Lucili Reliquiarum concordantiae and Colloquial and Literary Latin. Chahoud, Anna C. Lucilii Reliquiarum Concordantiae, Hildesheim-Zürich-New York, Olms-Weidmann, 1998 Chahoud, Anna Fabellae Dublinenses Revisited and Other Essays In honour of M. L. Colker, Dublin, 2017 Chahoud, Anna Colloquial and Literary Latin, Cambridge University Press, 2010 Chahoud, Anna "Lucilius on Latin spelling and usage" in Giuseppe Pezzini and Barney Taylor and Language in the Classical Roman World, Cambridge University Press, 2019, pp. 46–78 Chahoud, Anna "Verbal Mosaics: Speech Patterns and Generic Stylisation in Lucilius" in B. W. Breed, Rex Wallace, E. Keitel Our Lucilius: Satire in Second Century Rome, Cambridge University Press, 2018, pp. 132–161 Chahoud, Anna "Quid ago? Quid facimus?'Deliberative' Indicative Questions from Early to Late Latin" in J. N. Adams and Nigel Vincent and Late Latin: Continuity and Change, Cambridge University Press, 2016, pp. 217–245 Chahoud, Anna "Varro's Latin and Varro on Latin" in R. Ferri and A. Zago, The Latin of the Grammarians: Reflections about Language in the Roman World, Pisa, 2016, pp. 15–31 Chahoud, Anna "Lucilio: L'invenzione di un'identità" in Luca Canali, Altri classici, 2013, pp. 1–14 Chahoud, Anna "The Language of Roman Verse Satire" in James Clackson, Blackwell Companion to the Latin Language, Malden, MA and Oxford, Blackwell, 2011 Chahoud, Anna "Idiom and literariness in classical literary criticism" in Eleanor Dickey and Anna Chahoud and Literary Latin, Cambridge University Press, 2010, pp. 42–64 Chahoud, Anna "Antiquity and Authority in Nonius Marcellus" in David Scourfield and Culture in Late Antiquity: Inheritance and Change, Classical Press of Wales, 2007, pp. 69–96 Chahoud, Anna "The Roman satirist speaks Greek", Classics Ireland, 11, 2004, p. 1–46 Ancient European Languages And Writings Bryn Mawr Classical Review editorial board Anna Chadoud's works on Google Scholar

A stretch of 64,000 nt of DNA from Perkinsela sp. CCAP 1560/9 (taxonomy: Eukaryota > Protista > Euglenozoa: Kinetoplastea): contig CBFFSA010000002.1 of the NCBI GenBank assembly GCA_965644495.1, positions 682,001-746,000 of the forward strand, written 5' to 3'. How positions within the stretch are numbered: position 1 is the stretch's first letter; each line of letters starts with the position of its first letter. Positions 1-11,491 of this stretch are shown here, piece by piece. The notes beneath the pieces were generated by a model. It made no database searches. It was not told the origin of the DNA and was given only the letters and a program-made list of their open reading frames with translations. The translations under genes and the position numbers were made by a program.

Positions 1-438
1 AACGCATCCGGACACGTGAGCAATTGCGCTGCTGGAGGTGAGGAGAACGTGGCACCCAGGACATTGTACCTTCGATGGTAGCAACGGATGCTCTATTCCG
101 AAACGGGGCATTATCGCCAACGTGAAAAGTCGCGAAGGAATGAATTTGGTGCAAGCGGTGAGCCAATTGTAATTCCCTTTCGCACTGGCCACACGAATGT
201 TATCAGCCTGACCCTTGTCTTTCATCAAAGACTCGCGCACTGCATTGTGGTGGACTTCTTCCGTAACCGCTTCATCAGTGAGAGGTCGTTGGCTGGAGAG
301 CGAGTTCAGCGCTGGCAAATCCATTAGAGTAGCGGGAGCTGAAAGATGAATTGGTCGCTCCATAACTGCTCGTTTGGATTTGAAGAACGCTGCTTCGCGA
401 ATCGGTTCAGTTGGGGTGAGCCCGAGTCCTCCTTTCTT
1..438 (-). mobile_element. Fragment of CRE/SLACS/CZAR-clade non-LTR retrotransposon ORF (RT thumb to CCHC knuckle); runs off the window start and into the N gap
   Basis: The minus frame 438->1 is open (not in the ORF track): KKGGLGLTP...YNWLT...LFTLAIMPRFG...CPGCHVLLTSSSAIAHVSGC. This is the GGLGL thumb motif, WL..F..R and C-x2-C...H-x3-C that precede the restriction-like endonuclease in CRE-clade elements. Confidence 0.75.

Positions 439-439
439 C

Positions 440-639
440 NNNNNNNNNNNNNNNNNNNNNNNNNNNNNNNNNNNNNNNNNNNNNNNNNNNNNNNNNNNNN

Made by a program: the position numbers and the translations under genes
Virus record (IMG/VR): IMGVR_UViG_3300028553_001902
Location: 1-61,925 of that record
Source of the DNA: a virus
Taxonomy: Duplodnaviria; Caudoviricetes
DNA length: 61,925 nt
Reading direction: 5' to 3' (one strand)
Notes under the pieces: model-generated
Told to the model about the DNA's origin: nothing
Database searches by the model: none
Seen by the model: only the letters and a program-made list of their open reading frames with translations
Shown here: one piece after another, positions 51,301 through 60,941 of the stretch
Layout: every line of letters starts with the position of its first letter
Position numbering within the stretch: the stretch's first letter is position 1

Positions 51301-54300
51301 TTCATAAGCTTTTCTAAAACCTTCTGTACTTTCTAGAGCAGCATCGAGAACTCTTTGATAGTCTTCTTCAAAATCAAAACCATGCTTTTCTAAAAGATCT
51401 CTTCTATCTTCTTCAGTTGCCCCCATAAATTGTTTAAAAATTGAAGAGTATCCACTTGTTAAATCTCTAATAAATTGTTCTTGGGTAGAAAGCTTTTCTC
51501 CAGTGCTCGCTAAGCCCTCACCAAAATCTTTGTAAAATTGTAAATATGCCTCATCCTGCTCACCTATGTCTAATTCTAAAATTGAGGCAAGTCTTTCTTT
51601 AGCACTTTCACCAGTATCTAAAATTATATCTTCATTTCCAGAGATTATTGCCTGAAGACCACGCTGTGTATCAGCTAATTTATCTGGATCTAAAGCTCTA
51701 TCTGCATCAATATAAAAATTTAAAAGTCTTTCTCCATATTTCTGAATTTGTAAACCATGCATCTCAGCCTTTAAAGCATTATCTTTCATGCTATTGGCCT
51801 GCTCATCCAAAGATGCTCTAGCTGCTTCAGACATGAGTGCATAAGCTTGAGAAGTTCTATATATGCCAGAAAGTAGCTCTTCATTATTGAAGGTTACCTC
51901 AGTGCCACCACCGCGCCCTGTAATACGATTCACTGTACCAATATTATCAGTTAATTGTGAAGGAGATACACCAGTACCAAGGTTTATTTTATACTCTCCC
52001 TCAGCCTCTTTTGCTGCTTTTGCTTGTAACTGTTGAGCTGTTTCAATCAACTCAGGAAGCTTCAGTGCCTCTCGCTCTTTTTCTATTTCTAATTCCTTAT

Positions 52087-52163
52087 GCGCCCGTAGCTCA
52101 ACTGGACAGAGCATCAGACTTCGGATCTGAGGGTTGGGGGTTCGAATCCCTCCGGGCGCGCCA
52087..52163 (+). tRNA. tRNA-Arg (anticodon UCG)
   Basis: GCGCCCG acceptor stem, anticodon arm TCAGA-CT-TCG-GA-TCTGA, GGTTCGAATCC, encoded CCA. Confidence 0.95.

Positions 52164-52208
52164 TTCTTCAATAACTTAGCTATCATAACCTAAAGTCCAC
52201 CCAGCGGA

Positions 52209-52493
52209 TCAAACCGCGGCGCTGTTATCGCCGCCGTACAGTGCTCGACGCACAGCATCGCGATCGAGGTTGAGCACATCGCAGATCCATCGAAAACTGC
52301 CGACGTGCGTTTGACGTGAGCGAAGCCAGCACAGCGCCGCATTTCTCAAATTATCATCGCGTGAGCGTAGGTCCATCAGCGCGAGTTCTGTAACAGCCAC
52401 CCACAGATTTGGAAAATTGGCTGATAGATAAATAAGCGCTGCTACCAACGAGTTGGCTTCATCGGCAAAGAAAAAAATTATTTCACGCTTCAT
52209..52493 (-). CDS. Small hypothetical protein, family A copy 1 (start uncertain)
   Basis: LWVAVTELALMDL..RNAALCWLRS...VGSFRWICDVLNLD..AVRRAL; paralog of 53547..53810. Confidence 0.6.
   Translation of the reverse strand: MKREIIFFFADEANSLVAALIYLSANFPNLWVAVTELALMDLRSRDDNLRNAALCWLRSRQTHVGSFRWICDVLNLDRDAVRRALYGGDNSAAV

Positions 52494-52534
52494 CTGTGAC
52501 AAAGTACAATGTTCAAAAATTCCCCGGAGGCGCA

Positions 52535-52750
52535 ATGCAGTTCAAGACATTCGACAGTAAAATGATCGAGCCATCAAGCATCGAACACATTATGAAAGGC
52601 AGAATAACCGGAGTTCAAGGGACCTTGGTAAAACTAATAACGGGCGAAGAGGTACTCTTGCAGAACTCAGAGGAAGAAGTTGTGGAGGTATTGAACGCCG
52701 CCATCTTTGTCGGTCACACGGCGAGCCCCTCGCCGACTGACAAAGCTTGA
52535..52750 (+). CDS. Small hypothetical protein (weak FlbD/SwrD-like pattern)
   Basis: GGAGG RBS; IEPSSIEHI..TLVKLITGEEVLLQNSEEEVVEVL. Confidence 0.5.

Ampersand Mountain

Ampersand Mountain is a 3,352 ft mountain in Franklin County in the northeastern Adirondacks, west of the High Peaks in New York State. The trail up the mountain begins on New York State Route 3 8.1 miles southwest of the village of Saranac Lake, near Middle Saranac Lake. The mountain takes its name from nearby Ampersand Creek, so named because it twists and turns like the ampersand symbol; the summit is bare rock, with extensive views of the High Peaks to the east and the Saranac Lakes to the west. Stony Creek Mountain is located west-southwest of Ampersand Mountain. W. W. Ely made the first recorded ascent of Ampersand Mountain in 1872. Ely and Dr. William Reed and three others cleared the summit of trees, built a lean-to; the following year, Verplanck Colvin cleared the remaining trees while working on his survey of the Adirondacks, subsequent fires and erosion left the summit bare. Colvin credits Ely for the mountain's name. New York State built a fire lookout station on the summit in 1911, although a fire tower was deemed unnecessary due to the open views available.